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How to Plot Act I- The Catalyst

Hello, all! Exciting news. I just hit 15,000 words in my novel. I’ve been writing around 1,000- 1,500 words a day, and it is really exciting to see the progress I have made. In another post, I will break down how outlining scene by scene has helped me be able to produce quickly and efficiently. But before I could make that breakdown by scene, I had to have the overarching plot done. So let’s get back to that!

Today we are going to talk about a plot point I think of as 'The Catalyst for Change.' It’s a very important part of your book that comes after the hook. If you need to read the post on how to plot a hook, you can read that here.

Without the catalyst for change, your character would keep living the same life that they already were. So essentially without this plot point the entire rest of your book wouldn’t happen. Remember Harry Potter? Well, his catalyst for change came as a letter from Hogwarts. Until then he was living a pretty terrible life under the stairs. As soon as that letter came, massive changes occurred, such as him being moved to Dudley’s “second” bedroom. And it is important to note that a lot of things happen because of this moment in Harry Potter. The Dursley’s go so far to go hide on a rock in the middle of the sea! All the stuff the Dursley’s did to keep Harry from learning the truth are part of the “Resist or Prepare for Change” that you can see in our plotting graph.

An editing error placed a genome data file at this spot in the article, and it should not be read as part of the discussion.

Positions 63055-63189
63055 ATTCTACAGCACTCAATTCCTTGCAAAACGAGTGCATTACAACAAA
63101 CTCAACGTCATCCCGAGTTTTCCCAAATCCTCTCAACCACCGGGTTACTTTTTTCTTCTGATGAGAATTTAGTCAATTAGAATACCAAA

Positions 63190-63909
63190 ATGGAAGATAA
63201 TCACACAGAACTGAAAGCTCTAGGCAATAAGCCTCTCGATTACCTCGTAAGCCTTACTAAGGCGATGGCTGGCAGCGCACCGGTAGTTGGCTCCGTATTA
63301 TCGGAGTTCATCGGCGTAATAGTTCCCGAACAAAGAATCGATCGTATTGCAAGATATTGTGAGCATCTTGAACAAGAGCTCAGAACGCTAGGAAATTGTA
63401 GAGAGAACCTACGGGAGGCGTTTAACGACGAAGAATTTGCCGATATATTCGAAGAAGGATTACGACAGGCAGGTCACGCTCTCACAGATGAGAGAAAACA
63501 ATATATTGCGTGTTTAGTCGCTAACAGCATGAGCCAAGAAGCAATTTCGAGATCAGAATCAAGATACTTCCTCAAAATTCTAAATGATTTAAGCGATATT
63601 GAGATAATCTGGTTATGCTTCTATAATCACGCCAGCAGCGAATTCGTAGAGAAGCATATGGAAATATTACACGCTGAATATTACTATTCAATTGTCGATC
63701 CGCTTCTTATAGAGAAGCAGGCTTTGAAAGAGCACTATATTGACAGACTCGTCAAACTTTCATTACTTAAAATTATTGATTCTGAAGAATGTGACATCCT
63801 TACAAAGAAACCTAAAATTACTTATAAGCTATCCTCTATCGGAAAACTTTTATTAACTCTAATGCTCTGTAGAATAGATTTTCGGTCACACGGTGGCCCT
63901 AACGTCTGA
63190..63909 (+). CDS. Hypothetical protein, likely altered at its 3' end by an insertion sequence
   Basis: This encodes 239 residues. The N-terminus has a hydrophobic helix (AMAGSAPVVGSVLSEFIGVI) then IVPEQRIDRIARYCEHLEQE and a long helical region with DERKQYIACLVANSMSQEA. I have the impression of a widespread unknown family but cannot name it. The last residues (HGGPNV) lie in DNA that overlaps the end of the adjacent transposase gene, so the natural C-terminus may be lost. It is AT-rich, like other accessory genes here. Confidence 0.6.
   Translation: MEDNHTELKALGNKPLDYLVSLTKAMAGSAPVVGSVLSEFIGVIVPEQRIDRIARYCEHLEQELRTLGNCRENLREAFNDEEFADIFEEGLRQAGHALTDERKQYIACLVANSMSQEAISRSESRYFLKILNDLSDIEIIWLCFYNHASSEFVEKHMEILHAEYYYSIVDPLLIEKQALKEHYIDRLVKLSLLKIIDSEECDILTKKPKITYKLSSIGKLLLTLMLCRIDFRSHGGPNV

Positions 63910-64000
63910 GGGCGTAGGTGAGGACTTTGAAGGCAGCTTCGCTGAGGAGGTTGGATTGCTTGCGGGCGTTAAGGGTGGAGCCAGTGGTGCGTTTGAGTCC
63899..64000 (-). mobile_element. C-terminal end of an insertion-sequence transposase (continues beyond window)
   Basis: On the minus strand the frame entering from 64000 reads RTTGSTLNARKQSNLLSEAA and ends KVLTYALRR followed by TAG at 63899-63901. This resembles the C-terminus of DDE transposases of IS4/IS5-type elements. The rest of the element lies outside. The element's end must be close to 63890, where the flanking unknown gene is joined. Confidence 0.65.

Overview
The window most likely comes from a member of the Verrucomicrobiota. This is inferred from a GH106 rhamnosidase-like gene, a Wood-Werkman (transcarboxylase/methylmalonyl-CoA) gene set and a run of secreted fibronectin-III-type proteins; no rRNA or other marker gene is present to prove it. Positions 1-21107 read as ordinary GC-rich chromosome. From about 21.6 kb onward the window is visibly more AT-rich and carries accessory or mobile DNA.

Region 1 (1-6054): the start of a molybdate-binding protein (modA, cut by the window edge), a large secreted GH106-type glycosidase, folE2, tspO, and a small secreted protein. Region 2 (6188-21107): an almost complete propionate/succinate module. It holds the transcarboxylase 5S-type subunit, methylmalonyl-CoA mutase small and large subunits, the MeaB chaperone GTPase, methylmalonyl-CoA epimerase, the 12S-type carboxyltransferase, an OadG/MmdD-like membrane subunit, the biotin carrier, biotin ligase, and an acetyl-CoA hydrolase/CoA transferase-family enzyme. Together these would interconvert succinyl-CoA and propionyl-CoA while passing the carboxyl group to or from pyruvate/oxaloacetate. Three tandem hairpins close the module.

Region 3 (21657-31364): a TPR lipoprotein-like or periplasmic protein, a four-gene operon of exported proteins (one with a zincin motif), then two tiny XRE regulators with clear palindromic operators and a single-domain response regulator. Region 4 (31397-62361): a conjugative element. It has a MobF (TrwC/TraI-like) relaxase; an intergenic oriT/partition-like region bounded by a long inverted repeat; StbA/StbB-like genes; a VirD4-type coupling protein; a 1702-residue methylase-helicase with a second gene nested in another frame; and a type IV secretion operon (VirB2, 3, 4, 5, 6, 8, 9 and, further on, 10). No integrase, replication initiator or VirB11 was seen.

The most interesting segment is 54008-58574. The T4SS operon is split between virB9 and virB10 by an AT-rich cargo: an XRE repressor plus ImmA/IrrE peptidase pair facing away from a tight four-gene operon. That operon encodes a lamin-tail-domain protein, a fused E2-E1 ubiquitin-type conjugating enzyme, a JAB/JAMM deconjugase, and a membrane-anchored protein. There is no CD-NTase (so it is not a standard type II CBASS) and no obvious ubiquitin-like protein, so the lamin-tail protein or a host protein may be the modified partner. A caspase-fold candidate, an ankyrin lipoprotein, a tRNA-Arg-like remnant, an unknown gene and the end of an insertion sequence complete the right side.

Now, I have the catalyst for change at the 12% mark, and most of the time these percentages are right on point, but sometimes it can come a little before. Out of all the plot points, it is probably the most moveable but you should never have the Catalyst happen after the 12% point. If you do, you will have a slow beginning and risk losing your readers.

So what does the Catalyst for Change have to accomplish? Well... it pretty much says it all in the title. Something has to force your character out of their normal world. In Harry Potter, it was the letter. In Hunger Games, it was Katniss volunteering for the games. In The Hobbit, it was Gandalf and the dwarfs coming to visit and requesting him to join them on the journey. Fantasy stories are often the easiest to spot this change, because the characters literally have to leave their normal and go to a new world, but the same concept applies to other types of stories.

So let’s see this in action shall we? I think it is time to see where Hank’s story is going to go next. If you don’t know who Hank is, please read the earlier post on ‘The Hook’ linked above to catch up!

Okay, so we left Hank in a bit of a dark place. The love of his life had just been sacrificed, and he even had to sell her wedding dress. He isn’t having a great time of things, but he lives in a world where people being sacrificed is a normal thing. He just happened to have the bad luck to be the partner of the one selected. This isn’t enough to make Hank leave his regular world. He has to have some sort of push that will make him stop wallowing and try to accomplish some change.

Often the catalyst comes with a mentor. A mentor comes in and basically shows the main character the door, and then that character has to choose if they should take it or not. We see this with Hagrid and Gandalf in our earlier examples. I feel like Hank is going to need a mentor for our story... so let’s make one. Shall we?